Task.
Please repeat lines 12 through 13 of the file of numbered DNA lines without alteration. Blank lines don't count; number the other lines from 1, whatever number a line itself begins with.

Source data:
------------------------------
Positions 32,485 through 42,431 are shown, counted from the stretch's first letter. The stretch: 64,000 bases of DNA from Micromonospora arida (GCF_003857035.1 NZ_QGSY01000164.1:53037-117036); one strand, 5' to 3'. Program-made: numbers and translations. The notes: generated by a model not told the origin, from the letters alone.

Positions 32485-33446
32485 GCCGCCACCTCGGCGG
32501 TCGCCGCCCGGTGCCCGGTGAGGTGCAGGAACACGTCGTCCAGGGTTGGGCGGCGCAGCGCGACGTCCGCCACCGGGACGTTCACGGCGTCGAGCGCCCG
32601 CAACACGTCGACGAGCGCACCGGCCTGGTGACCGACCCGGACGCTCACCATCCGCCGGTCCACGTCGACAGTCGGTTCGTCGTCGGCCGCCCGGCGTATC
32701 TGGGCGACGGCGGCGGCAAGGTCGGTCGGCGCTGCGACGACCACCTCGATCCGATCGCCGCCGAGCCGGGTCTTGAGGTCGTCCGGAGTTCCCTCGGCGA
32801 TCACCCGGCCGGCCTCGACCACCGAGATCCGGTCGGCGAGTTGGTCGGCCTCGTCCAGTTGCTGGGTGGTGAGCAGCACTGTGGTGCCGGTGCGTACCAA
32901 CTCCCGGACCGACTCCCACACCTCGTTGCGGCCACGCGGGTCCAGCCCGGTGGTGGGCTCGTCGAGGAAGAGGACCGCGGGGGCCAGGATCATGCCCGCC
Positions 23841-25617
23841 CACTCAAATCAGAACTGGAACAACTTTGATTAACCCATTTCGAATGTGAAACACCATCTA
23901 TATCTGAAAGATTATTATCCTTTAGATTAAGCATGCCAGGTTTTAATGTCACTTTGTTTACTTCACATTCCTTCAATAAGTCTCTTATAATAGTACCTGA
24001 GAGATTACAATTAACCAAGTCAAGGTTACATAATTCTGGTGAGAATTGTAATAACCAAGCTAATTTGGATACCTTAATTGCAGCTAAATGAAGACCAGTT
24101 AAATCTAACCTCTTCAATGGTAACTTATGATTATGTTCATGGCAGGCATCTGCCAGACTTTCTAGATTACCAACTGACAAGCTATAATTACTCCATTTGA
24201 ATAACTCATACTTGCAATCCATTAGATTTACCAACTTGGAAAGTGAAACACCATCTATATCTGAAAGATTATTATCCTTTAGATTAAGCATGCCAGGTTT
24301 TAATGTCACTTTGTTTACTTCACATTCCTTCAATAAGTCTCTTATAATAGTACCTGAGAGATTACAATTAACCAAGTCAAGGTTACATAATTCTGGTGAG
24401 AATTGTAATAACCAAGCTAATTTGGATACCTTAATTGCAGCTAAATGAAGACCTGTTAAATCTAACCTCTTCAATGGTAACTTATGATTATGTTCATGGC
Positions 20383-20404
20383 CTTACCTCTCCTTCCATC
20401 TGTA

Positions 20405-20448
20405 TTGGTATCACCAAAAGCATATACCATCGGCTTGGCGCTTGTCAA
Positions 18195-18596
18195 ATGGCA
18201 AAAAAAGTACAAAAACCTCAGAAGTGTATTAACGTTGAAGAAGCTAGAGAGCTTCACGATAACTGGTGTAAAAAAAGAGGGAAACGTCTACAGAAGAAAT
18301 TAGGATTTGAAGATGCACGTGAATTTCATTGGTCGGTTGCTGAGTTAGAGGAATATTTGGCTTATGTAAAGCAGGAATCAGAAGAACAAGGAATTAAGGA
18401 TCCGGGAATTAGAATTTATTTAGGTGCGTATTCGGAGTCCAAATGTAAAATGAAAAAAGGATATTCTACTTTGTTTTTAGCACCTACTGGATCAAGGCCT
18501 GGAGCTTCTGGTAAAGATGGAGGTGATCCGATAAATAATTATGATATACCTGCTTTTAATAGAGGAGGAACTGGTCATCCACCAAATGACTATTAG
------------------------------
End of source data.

24001 GAGATTACAATTAACCAAGTCAAGGTTACATAATTCTGGTGAGAATTGTAATAACCAAGCTAATTTGGATACCTTAATTGCAGCTAAATGAAGACCAGTT
24101 AAATCTAACCTCTTCAATGGTAACTTATGATTATGTTCATGGCAGGCATCTGCCAGACTTTCTAGATTACCAACTGACAAGCTATAATTACTCCATTTGA